12. Reserve your bed for sleep and sex, avoiding its use for work or general recreation.

Don’ts … Big don’ts.  These will wreck your sleep.  

drinking negatively affects sleep

  1. Do not drink yourself to sleep.  There’s a huge difference between passing out and falling asleep.  Your brain waves when you are passed out do not show that your brain is recovering at all. Drinking does not lead to a restful, restorative sleep.   
  2. Avoid antihistamines. Not only do these medications predispose you to develop dementia, they only knock you out. Falling asleep and being knocked out are two very different things.  
  3. Avoid sleeping pills. Again, these pills do not put you to sleep. They knock you out. They make you unconscious. They do not allow your brain to go through its regular sleep cycles. You may be passed out for 8 hours… but it wasn’t even close to being quality sleep.  Besides, they are incredibly addictive medications. And some women do not metabolize them well and they still have a sedating effect the next morning. 

What you do during the day affects your sleep at night. 

sun in the morning helps you sleep at night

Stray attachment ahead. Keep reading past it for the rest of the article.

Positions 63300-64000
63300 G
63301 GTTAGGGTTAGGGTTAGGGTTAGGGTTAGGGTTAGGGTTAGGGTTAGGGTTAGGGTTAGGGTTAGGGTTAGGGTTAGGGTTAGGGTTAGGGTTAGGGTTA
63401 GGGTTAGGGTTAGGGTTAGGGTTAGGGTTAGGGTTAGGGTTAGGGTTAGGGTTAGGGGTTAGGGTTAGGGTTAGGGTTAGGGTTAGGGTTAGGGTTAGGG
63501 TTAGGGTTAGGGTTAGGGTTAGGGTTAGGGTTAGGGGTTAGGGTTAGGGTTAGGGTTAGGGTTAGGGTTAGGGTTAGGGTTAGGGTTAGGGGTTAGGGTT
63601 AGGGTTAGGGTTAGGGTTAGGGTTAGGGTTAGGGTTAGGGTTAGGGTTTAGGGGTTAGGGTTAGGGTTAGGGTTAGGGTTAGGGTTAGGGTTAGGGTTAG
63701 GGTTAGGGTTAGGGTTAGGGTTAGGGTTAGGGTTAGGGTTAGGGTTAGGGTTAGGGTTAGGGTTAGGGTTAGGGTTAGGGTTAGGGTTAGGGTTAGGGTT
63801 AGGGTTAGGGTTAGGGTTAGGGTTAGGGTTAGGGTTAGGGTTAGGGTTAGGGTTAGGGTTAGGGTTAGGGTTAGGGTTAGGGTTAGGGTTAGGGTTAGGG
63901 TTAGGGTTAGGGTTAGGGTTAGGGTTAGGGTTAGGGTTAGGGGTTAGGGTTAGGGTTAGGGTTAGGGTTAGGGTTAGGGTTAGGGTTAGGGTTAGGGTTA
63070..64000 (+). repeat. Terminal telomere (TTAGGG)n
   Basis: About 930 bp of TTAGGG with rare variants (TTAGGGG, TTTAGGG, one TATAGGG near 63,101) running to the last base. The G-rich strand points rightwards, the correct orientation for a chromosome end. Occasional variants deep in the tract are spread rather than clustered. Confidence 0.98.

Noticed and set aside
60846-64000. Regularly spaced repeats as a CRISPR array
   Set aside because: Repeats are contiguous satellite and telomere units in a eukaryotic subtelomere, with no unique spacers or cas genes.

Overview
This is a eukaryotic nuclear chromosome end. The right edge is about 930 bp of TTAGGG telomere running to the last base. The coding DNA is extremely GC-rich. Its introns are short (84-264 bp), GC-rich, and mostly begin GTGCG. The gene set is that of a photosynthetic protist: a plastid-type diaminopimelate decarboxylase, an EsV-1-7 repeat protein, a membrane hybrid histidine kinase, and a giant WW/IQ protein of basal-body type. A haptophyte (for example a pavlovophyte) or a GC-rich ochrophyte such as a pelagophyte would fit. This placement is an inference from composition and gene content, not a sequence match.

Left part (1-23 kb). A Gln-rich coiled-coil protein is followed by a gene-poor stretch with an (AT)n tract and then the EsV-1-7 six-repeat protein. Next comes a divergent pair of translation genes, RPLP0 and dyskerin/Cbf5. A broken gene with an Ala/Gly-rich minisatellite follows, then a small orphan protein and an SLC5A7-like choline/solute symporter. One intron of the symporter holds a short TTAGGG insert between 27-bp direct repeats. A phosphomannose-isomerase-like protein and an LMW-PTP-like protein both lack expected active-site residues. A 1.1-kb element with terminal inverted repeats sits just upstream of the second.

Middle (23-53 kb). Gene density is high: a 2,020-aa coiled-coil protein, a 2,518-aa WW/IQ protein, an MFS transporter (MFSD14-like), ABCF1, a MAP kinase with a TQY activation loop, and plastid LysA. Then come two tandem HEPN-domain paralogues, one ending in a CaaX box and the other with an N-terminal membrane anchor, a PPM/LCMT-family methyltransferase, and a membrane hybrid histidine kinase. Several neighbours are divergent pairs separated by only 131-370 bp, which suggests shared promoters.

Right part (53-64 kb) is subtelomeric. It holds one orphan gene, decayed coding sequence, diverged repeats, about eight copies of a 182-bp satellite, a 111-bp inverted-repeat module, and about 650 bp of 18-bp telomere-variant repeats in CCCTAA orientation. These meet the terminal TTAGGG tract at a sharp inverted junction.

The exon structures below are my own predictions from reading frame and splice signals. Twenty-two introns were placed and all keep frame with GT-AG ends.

Here are 5 simple daytime recommendations to improve your sleep at night:

  1. Establish a daily schedule that includes outdoor activity and daily exercise. This is ESSENTIAL as creating a routine will help give some stability to life.
  2. Daily early morning exposure to outdoor light is essential to strengthen our circadian system.
  3. If you are in the habit of taking naps, do not exceed 25-35 minutes of daytime sleep. The best nap time is around 3-4 PM.  
  4. Keep up your social contacts, pick up the phone, video chat, speak with others as this is essential for mental health.
  5. Share your concerns with others. Don’t bottle it up

Sleeping properly can be quite a challenge.  Our biggest issue is that sleep for many of us is viewed as a passive process, not an active process.  You need to prioritize your sleep, just as your prioritize exercise and proper eating.  Sleep is just as important.  


My sincerest thanks to Dr. Meeta Singh for her guidance and collaboration in writing this  

Disclaimer:  this information is for your education and should not be considered medical advice regarding diagnosis or treatment recommendations. Some links on this page may be affiliate links. Read the full disclaimer.

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About the author:

Howard J. Luks, MD

Howard J. Luks, MD

A Board Certified Orthopedic Surgeon in Hawthorne, NY. Dr. Howard Luks specializes in the treatment of the shoulder, knee, elbow, and ankle. He has a very "social" patient centric approach and believes that the more you understand about your issue, the more informed your decisions will be. Ultimately your treatments and his recommendations will be based on proper communications, proper understanding, and shared decision-making principles – all geared to improve your quality of life.